Bivins Morris died at his home near Ellendale on Thursday, aged 86 years and six months. Funeral services were held on Saturday morning at New Market Church by the Rev. Kelso and interment made in that cemetery by S. J. Wilson.

James Palmer has overhauled and repainted his steam launch Elsie. William Smith & Sons did the work.

Milton is expecting a big time on the Fourth. Lieut. Governor L. T. Parker, ex-Mayor of Wilmington, Charles D. Bird, and Charles A. Marsh, Esq., of Georgetown, are advertised to address Miltonians and others in Hart’s Park. A game of baseball is promised between Greenwood and Milton, and other things are scheduled to make the day pleasant.

A gentleman of the town informs us he has received a letter asking him for the names of persons in, or near town, who have dogs that are in the habit of running rabbits at this season. The penalty for dogs that bother the rabbits, out of season, is as great as shooting them when the law is on. The gentleman knows the person who have such dogs, but is loath to report them, and hopes that a newspaper will be sufficient to cause them to keep their dogs at home. The rabbits are now in various stages of development. One, we saw last week, was half grown.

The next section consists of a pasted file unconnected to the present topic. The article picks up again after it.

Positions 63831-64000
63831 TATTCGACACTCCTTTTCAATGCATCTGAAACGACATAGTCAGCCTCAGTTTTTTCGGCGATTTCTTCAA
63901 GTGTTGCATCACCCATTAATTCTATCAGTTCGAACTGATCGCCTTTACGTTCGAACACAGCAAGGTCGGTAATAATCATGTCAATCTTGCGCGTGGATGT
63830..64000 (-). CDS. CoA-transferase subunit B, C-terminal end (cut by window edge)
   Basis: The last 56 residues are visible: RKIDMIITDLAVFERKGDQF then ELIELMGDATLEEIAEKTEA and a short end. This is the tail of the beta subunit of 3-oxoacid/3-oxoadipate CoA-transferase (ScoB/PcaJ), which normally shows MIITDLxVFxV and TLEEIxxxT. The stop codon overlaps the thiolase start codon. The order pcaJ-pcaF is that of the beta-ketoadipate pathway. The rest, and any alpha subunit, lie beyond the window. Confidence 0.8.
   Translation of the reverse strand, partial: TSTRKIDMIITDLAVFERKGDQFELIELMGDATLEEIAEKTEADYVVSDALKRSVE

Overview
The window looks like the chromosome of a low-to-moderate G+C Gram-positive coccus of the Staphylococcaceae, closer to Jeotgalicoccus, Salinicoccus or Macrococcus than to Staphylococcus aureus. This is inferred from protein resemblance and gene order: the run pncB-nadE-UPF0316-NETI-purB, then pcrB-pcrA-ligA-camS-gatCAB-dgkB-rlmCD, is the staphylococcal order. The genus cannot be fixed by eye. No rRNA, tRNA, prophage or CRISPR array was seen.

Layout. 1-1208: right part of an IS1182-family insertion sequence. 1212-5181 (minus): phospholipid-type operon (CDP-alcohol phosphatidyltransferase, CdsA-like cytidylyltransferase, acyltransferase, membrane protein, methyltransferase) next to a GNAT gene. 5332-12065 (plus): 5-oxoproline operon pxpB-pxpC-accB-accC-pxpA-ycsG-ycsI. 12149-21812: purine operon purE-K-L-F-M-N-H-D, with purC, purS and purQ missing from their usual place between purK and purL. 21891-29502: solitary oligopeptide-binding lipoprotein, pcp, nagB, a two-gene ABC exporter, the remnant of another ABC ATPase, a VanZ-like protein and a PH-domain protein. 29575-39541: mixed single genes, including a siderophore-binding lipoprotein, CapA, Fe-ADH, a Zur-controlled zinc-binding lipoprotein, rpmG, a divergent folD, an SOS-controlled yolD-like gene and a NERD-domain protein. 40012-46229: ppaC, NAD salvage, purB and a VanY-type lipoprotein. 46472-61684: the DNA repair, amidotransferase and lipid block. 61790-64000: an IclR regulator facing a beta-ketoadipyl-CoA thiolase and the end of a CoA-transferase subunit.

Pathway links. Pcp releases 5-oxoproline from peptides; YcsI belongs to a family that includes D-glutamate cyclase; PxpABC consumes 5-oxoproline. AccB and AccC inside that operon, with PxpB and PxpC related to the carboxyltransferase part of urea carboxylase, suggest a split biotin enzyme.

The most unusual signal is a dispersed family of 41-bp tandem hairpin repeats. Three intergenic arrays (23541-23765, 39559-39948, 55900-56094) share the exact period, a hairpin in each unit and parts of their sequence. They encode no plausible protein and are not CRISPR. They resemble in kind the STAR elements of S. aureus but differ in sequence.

The school election on Saturday was a very quiet one. The proposition to vote on the subject of heating the school building by steam, having been abandoned some days previous to the election, there was no issue at stake and the paucity of voters may be ascribed to that fact. Only 39 ballots were cast and the outgoing members of the old Board were re-elected, viz.: J. H. Davidson, president; T, H. Douglass, treasurer, and J. M. Lank, secretary.

John McMullin and wife, nee Miss Viola Magee, of Philadelphia, are visiting the latter’s parents.

J. H. Markel, of Shrevesboro, Pa., senior proprietor of the Milton “big store,” has been in town on business […] building, a macadamized and concrete floor.